Take a look at this first look at Season 2 of Marvel’s Iron Fist:

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Review by C.J. Bunce

The right mix of writing, acting, art direction, and music come together in Orbiter 9, a direct-to-Netflix Spanish film that really has it all.  Like the critically-acclaimed Midnight Special, saying too much about the plot will give away too much of what is compelling about this film.  But you can be sure to find a tense piece of science fiction derived from those classic tales of great writers of the past like Arthur C. Clarke, Ray Bradbury, and Philip K. Dick.  It’s a tale of future Earth where Earthlings have ravaged the planet, so, like recent sci-fi entries Passengers and the Lost in Space reboot, the only chance for humans is to embark on long voyages to distant worlds.

Clara Lago (The Commuter, The Librarians, LEX) masterfully plays Helena, a young woman left on board a spaceship heading from Earth to a distant colony who encounters an engineer named Álex, coming to repair the ship’s oxygen system, played by actor Álex González (X-Men: First Class).  We learn from a video image Helena is re-watching that her parents left her alone three years ago when the oxygen system broke down–their math showed that with Helena flying alone the oxygen could still get her to Celeste safely.  Raised on the ship since birth, she has never met another human.  She is diligent in her daily rituals, including exercise, with a determination to complete her mission prompted by her parents’ sacrifice.  But after Álex’s arrival, everything changes.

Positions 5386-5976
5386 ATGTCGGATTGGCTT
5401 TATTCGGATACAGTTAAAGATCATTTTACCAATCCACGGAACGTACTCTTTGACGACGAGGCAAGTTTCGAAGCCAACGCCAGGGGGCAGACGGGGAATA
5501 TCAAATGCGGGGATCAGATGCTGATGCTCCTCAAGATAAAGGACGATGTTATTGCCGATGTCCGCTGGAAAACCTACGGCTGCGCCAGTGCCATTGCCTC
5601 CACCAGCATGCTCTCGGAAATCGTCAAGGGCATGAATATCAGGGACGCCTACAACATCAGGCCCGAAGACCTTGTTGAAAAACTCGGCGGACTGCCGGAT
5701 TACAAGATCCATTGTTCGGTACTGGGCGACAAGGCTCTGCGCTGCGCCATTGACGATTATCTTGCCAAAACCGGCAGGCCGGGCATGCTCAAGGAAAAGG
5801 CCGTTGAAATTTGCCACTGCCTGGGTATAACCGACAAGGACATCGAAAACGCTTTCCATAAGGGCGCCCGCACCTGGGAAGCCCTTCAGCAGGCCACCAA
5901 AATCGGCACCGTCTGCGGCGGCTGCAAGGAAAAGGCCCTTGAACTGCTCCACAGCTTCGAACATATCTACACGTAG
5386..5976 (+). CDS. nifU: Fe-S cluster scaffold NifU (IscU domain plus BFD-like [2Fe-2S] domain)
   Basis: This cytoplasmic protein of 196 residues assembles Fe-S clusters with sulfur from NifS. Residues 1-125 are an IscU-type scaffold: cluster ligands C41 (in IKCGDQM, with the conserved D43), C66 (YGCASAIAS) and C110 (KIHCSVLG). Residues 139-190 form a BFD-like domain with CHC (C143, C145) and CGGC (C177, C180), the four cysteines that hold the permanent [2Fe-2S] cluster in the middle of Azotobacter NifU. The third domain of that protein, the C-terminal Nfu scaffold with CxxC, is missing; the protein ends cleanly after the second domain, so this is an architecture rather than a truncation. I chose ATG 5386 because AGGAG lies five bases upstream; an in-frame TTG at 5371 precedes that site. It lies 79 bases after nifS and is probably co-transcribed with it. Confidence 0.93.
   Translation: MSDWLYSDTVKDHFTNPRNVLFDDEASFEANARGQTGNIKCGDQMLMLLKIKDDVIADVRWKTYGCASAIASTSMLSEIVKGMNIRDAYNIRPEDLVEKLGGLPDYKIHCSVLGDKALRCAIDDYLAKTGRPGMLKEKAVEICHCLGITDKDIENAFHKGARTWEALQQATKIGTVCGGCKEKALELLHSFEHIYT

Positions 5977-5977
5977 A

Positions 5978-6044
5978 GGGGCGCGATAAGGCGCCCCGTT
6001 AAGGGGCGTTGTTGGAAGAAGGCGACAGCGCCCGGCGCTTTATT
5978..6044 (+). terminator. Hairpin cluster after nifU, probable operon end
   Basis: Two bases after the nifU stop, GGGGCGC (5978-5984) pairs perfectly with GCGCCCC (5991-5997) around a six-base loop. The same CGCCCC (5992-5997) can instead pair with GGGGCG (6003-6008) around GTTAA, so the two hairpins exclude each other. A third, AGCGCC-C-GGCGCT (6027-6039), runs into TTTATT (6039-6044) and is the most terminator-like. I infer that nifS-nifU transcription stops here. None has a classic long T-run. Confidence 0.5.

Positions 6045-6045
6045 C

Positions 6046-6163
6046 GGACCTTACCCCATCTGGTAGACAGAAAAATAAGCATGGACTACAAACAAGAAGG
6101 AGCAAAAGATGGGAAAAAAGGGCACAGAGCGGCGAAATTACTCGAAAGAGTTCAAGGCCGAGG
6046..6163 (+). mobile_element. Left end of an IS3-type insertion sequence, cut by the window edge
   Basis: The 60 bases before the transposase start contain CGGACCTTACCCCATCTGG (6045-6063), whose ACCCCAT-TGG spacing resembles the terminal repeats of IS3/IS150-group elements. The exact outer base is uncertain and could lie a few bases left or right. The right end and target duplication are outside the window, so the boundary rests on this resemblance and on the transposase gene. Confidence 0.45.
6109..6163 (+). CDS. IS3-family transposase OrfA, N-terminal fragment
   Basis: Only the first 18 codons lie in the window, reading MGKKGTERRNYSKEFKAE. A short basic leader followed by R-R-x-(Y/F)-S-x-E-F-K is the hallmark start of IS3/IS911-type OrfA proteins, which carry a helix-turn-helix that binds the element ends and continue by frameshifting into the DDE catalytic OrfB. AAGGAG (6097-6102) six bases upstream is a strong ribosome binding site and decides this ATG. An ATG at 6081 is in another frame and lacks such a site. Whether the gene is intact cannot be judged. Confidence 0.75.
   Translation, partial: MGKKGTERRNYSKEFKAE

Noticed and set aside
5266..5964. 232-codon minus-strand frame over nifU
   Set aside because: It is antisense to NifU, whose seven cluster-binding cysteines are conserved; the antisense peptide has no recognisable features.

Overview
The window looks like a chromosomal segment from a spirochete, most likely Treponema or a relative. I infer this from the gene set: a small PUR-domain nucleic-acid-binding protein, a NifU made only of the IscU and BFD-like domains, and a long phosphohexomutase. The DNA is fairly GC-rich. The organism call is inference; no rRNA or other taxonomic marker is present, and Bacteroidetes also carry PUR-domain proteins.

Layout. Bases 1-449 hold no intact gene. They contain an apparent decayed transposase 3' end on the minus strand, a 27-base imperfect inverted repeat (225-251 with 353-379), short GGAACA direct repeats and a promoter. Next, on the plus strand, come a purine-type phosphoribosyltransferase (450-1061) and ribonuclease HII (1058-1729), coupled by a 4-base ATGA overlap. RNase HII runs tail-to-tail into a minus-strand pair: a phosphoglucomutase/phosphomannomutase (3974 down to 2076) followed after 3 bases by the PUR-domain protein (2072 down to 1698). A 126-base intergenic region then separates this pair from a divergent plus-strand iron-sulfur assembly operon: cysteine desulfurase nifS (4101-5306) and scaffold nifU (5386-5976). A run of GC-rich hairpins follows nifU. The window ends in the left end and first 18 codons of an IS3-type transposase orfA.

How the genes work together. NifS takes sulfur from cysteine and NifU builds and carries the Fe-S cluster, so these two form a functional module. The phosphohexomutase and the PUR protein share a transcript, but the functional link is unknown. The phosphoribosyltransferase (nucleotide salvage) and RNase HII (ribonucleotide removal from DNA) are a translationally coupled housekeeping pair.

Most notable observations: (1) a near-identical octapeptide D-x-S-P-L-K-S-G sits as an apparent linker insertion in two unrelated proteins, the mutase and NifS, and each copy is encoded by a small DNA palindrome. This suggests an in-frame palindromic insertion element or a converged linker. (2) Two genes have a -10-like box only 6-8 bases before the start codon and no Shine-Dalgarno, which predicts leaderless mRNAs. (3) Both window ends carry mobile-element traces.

More believable than prior visions of the future in this sub-genre (Passengers, Moon, the Cloverfield series), Orbiter 9 may pull its tale in part from classic Greek sacrifice mythology or closed-room mysteries like Alfred Hitchcock’s Lifeboat, and wrestles with the limits of sacrifice, for family or others–again, a concept addressed in many past sci-fi stories, Star Trek in particular (think Star Trek II: The Wrath of Khan, “Suddenly Human” in Star Trek: The Next Generation and “Child’s Play” from Star Trek Voyager).  Do the needs of the many outweigh the needs of the one?  Orbiter 9 attacks this question in many surprising ways.  And unlike many a recent sci-fi film, it’s story belongs in a full feature format like this–it’s not just another short story dragged out to fit a movie-length format.

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Review by C.J. Bunce

Everything’s connected.  Everything’s vulnerable.